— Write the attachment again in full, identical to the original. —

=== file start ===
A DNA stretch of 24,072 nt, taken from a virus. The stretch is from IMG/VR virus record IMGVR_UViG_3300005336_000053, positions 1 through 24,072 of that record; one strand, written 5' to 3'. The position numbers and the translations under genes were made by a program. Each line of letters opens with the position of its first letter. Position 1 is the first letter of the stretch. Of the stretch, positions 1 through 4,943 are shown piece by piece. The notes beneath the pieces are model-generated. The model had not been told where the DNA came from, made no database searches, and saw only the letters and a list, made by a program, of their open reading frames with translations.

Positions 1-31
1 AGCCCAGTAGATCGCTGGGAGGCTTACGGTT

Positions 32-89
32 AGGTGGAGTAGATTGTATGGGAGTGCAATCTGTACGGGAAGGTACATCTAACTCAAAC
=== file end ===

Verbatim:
A DNA stretch of 24,072 nt, taken from a virus. The stretch is from IMG/VR virus record IMGVR_UViG_3300005336_000053, positions 1 through 24,072 of that record; one strand, written 5' to 3'. The position numbers and the translations under genes were made by a program. Each line of letters opens with the position of its first letter. Position 1 is the first letter of the stretch. Of the stretch, positions 1 through 4,943 are shown piece by piece. The notes beneath the pieces are model-generated. The model had not been told where the DNA came from, made no database searches, and saw only the letters and a list, made by a program, of their open reading frames with translations.

Positions 1-31
1 AGCCCAGTAGATCGCTGGGAGGCTTACGGTT

Positions 32-89
32 AGGTGGAGTAGATTGTATGGGAGTGCAATCTGTACGGGAAGGTACATCTAACTCAAAC